Founder's Blog

Teaching violinists to be more supportive

Garrison Keillor described the people who come from his hometown of Lake Wobegon as humble and attentive to others. They avoid center stage and never want the spotlight on them. His mid-western neighbors are the violists of the world. They aren’t the flashy, pretentious violinists.

The audience laughed because they all knew exactly what he meant. Violinists are not seen as humble, supportive musicians. Violinists are always front and center.

I love Keillor’s description, but I want to say one thing in defense of violinists. We are not born entitled and privileged musicians. We are spoiled. We have always been given the lion’s share of the melody in symphonic works. The vast majority of concertos and ‘show’ pieces written for strings are written for the violin. In every musical ensemble, we are always put closest to the audience.

I think that because violinists rarely experience life outside of this role is one of the reasons that many have a hard time finding a place for their music after lessons end.

Learning to play ‘beside’ someone is an important skill. For instance, learning to adapt to a singer requires strong listening skills. Unless you are playing in the classical genre, there is very little notation available that will guide an accompanying violinist. We have to learn to do this on our own.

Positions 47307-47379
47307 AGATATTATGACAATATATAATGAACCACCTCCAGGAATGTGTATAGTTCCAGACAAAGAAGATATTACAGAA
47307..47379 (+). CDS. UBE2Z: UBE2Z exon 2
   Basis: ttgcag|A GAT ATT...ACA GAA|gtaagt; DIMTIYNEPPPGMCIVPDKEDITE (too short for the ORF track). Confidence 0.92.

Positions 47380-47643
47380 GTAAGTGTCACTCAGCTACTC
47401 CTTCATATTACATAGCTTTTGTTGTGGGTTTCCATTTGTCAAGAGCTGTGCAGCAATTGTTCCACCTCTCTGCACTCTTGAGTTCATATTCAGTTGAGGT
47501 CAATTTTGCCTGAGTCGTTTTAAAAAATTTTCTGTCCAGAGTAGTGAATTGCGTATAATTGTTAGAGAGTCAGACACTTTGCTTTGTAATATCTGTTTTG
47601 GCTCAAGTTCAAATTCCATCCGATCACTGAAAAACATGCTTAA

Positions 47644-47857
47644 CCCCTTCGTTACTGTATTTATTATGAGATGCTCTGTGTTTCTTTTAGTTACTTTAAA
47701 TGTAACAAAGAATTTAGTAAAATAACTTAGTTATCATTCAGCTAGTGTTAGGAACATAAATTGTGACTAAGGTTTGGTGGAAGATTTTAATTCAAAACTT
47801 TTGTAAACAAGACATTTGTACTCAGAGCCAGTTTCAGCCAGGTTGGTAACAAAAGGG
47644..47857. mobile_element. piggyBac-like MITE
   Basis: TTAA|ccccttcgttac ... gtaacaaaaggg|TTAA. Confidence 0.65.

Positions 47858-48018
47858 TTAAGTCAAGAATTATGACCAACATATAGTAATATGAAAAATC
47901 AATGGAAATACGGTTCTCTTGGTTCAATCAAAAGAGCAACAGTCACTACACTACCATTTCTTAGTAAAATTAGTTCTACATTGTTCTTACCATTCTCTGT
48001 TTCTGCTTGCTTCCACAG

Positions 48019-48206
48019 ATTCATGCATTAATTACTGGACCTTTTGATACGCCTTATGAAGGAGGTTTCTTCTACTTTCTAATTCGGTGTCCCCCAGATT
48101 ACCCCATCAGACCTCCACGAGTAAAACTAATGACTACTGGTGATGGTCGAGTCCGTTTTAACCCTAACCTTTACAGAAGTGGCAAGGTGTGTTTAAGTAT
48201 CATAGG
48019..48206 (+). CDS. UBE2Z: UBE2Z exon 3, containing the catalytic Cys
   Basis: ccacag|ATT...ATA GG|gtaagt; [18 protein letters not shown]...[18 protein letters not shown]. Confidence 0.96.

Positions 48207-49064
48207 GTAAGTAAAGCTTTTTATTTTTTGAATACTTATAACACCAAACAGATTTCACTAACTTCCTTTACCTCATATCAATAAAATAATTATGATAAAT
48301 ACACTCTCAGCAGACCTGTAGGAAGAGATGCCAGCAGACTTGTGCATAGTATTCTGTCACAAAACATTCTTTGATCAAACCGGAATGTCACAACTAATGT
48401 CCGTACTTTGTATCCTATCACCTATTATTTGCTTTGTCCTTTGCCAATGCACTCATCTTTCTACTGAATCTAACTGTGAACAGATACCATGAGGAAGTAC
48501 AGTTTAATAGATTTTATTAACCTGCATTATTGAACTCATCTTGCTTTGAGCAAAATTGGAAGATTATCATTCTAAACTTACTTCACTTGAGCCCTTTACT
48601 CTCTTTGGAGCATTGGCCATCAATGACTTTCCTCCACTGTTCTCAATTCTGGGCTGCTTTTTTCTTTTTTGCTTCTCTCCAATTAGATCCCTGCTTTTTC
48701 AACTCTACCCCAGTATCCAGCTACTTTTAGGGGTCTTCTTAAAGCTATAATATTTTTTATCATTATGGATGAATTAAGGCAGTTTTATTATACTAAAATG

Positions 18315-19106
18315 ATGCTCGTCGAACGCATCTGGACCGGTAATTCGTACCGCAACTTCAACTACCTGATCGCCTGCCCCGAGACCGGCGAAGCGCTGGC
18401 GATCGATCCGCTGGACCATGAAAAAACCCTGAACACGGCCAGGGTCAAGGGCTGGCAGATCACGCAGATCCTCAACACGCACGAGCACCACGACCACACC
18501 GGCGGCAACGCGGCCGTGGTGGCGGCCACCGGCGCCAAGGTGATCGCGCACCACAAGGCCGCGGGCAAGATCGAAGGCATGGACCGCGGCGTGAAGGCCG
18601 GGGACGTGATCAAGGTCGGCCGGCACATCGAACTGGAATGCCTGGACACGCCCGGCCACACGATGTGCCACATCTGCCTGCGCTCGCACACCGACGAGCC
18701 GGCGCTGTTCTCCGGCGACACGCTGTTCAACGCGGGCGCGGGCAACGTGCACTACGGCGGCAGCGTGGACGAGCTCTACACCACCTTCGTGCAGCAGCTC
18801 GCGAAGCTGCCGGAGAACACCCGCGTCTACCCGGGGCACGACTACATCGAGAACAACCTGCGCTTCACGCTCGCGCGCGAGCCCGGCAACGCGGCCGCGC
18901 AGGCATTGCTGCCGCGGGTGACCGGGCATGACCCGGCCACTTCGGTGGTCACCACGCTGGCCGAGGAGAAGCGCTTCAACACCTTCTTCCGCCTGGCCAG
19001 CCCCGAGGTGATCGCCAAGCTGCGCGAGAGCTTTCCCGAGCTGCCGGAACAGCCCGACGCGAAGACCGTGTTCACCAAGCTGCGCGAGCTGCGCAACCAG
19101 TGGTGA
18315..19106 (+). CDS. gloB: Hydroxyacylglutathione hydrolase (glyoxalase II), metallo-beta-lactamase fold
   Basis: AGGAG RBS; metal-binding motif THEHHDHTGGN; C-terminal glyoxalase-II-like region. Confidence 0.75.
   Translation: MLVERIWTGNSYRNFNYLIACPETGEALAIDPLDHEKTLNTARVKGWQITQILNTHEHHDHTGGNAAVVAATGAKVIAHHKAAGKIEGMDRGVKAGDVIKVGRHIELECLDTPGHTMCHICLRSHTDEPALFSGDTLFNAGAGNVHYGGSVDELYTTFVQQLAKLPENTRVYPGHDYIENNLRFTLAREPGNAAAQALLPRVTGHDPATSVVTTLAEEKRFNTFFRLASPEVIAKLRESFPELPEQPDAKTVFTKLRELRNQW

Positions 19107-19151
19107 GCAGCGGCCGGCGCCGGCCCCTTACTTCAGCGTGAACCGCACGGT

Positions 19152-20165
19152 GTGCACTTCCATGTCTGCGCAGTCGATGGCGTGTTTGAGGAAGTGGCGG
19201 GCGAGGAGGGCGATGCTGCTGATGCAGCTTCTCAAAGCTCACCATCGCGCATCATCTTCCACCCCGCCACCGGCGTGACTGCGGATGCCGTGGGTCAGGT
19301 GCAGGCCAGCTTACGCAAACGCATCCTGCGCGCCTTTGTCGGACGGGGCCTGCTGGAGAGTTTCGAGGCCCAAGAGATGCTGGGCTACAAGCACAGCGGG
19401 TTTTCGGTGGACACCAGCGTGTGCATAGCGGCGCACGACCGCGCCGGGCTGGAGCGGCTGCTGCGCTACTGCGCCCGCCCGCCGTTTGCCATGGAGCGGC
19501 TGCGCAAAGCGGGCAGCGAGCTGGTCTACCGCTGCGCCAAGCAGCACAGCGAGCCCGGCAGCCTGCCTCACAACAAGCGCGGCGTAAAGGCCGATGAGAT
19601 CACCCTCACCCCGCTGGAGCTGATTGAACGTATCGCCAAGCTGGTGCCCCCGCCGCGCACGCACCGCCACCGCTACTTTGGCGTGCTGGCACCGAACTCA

Fortunately, the skills are not technically difficult. They simply come through experience. A violinist with nothing more a D-scale and a good ear, can play alongside a singer on a thousand songs and sound amazing.

Like learning conversation skills, you have to intuit when to quietly listen, when to give musical ‘uh-huh’s’ and ‘tell me more’ signals. And you learn to find that space in the conversation where you share your own musical thoughts, but in a gentle, reserved, mid-western manner.

People become good conversationalists by having lots of conversations. Violinists become good collaborators by playing with lots of musicians.

Our job as teachers and parents is to create lots of opportunities for collaboration so the next generation of violinists doesn’t miss out on a world of music.